I ███ █████ ███-███, ███ ██████!
A heavily redacted version of Amazon Web Services' latest protest against Microsoft getting the lucrative Joint Enterprise Defense Infrastructure (JEDI) cloud computing contract has been unsealed. Unsurprisingly, AWS reckons the decision is total ███. The decade-long $10bn single-vendor contract was awarded to Microsoft in …
Well, the most obvious one would be the lack of 3 each data centres in two regions to ensure adequate resilience.
As Microsoft had 1.25 DC's in their western GovCloud region and 2.25 in the eastern GovCloud region when the contract was awarded, I'm pretty sure that's less than the required 3 per region. As far as I'm aware, Microsoft are still working to complete the final western GovCloud DC more than a year later (it was due to open H1 2021) and the second has only been up for a few months. Still, better than IBM and Oracle I guess who haven't even got around to purchasing land for their proposed
No big deal? The major savings for the contract come from consolidating around one vendor so the US1.25-$1.5bn annual projected cost in 2019-2021 for DoD cloud services that were supposed to be reduced to under $1bn/year under JEDI ($10bn was the expected 10 year lifetime cost if the all 3 renewals occur but is likely to rise as the DoD consolidates 100+ of the 225 "offical" data centres versus the estimated 2500 locations hosting multiple servers).
So awarding it to Microsoft will likely delay those savings at the likely cost of US$1bn. On top of the majority of the existing cloud migrated infrastructure sitting in AWS so that instead of tidying up the marginal DoD DC's (i.e. those where security barely scrapes above the required level and costs are stupidly high) you get to migrate all the stuff you moved in the last 3-5 years when Microsoft had no GovCloud Azure offering (they were busy getting their O365 infrastructure up to the required level given they were 5-8 years behind AWS/Google on GovCloud).
And this ignores any of the more technical "which cloud is better arguments".
This was a contract to save costs that likely doubles the cost of DoD DC's over the next 10 years which isn't easy to do - even sales people eventually have a nagging doubt that charging $1k for a cage nut with 10% annual maintenance is a little over the top...
Who benefits from the delay? Pretty much every vendor other than AWS and Microsoft as this goes through the courts. And there's an awful lot of big names in the US military industrial complex making 100's of millions in the process of "legacy" IT service contracts.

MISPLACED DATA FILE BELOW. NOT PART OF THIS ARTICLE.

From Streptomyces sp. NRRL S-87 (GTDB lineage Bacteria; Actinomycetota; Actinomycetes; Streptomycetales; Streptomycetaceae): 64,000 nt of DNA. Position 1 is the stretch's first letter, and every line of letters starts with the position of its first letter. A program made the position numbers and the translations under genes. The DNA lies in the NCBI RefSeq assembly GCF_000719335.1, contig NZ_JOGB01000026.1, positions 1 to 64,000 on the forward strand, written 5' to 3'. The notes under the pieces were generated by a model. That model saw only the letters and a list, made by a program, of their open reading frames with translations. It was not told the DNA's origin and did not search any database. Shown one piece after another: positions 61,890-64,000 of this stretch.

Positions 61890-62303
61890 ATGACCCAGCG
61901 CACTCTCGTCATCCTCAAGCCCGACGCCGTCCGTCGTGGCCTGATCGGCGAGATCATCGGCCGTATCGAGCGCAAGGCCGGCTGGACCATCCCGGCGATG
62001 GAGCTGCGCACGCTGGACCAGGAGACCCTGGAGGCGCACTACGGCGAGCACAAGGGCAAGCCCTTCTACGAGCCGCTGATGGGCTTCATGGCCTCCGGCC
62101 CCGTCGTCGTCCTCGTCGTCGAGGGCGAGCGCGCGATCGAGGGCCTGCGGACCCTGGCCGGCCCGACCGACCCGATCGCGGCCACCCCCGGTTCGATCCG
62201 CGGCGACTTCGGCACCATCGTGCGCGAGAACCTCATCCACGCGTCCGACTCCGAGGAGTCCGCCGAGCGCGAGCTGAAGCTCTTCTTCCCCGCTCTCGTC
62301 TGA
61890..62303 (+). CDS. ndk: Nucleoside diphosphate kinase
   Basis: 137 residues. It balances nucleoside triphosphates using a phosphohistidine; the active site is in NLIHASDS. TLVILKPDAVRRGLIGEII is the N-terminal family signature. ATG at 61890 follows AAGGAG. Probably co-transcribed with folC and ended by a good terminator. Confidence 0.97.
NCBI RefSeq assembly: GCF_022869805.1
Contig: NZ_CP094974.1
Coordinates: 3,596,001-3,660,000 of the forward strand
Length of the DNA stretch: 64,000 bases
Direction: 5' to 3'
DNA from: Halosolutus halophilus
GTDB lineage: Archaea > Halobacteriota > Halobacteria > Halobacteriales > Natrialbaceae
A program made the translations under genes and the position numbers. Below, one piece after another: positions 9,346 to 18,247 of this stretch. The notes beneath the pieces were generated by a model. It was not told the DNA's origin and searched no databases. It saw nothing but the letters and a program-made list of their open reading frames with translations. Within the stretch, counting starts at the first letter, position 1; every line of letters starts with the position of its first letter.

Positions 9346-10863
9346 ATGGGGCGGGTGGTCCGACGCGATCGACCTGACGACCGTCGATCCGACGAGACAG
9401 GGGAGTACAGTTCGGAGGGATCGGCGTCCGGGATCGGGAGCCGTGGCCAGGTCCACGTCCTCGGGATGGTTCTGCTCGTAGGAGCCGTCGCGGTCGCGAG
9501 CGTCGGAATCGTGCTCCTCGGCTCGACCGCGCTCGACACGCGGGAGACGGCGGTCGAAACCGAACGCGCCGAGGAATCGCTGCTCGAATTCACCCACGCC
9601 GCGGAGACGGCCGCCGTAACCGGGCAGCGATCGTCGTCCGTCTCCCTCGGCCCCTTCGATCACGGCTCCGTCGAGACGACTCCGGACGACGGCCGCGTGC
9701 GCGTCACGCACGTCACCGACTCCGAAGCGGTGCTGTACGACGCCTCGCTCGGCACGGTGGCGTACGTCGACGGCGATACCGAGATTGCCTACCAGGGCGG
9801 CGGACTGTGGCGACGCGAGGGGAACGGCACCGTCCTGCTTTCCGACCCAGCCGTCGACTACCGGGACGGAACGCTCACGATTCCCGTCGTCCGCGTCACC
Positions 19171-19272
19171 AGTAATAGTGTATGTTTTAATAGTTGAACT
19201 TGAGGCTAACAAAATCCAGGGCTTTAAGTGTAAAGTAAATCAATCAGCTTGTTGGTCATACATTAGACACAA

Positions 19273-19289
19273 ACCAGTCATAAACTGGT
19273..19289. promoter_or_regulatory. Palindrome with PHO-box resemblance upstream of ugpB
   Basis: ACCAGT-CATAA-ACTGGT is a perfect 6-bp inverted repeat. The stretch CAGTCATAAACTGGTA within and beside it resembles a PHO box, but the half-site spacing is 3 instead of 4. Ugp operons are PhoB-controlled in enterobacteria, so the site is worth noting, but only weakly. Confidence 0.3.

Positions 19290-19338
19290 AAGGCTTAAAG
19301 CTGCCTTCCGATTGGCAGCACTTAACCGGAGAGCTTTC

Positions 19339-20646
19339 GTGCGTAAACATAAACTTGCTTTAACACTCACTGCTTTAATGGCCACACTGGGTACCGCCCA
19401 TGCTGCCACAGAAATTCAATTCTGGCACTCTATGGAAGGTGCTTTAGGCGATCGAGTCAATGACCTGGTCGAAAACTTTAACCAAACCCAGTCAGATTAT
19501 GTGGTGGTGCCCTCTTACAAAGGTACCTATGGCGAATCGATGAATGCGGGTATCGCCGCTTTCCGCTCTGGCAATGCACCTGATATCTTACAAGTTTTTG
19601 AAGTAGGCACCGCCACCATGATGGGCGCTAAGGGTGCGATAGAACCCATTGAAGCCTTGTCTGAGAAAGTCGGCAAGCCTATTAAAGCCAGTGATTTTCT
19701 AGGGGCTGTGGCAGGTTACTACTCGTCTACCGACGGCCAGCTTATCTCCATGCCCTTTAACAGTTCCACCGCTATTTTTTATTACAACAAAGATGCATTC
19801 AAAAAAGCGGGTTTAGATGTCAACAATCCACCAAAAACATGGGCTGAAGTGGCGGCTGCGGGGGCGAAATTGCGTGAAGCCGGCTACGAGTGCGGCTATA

Why insist on 3 DCs for each region, and then go into vendor lock-in?
From a purely resilience perspective, it would have been more beneficial to demand inter-operability of the JEDI cloud services, and then award the contracts per region.
This would ensure
* that company X with a strong footing only on the west coast can take part in the bidding
* that the DoD can change their cloud service provider without the cost of "inventing the wheel all-over again"
* that the bidding process is less prone to corruption, since a "the winner takes the whole cake" bidding process might lead to a "use the whole arsenal including shady and illegal practices" bidding approach. If there is also the option of a partial win, the bidding may remain a bit more civilised
A cynical man might assume that "3 DCs for each region" was written into the contract specifically to make it awardable only to AWS.
A 10 year contract isn't that long, in the grand scheme of things. More important than inter-operability during those 10 years might be to make sure that at the end of the contract the data is portable to avoid lock-in around year 7 when the renewal bids go out...
> A cynical man might assume that "3 DCs for each region" was written into the contract specifically to make it awardable only to AWS.
I thought it was. The initial award was challenged by Oracle because Deap Ubhi, one of the people that worked on defining the contract, previously worked at AWS. He was then again offered a job at AWS, just as the contract was being written and awarded to... AWS.
"The initial award was challenged by Oracle because Deap Ubhi"
The initial proposals were (figures are estimates):
- AWS will charge $100m for services to help migrate out of existing DC's, discounts for existing services and will begin work on the migration within 12 months so you get savings in the first year.
- Azure will charge $100m for services to migrate your existing DC's to Azure and offer discounted rates for those services. As you are not using Azure GovCloud services because we haven't finished building it yet, there will be minimal savings until these services are fully stood up in 1-2 years.
- IBM/Oracle. The US government will pay to acquire land for the new DC's. The US government will pay for the DC's. The US government will pay to operate the DC's. At the end of the contract, the US government will hand over the facilities to the vendor and pay the vendor to decommission them although the US government may choose to extend the contracts, forfeit the decommissioning fees, pay the vendor for the land and DC build again and continue to operate the facilities at an increased fee. The facilities will be ready in 3-5 years depending how quickly the land can be acquired. There is minimal exaggeration in this summary - this was the way the DoD had acquired many of its existing facilities.
As you can see, the only reason Oracle could have lost is because of Deap Ubhi.
Why 3 DC's per region? Resilience - the DoD is trying to consolidate 220 data centres (actual data centres from 60 different vendors, not just 2-20 racks in a room with insufficient AC/power. The DoD have so many of those "computer rooms" they estimate the total as 2500+ because they can't get around them all to verify them before they relocate due to facilities closing/moving/invasions ending/etc...) Plus these are defence systems so having one or two targets seems a little short sighted. Also, 3 DC's was a minimum, not a maximum - AWS GovCloud East services (and the services provided by Google i the tri-state area) are delivered over approximately a dozen separate locations.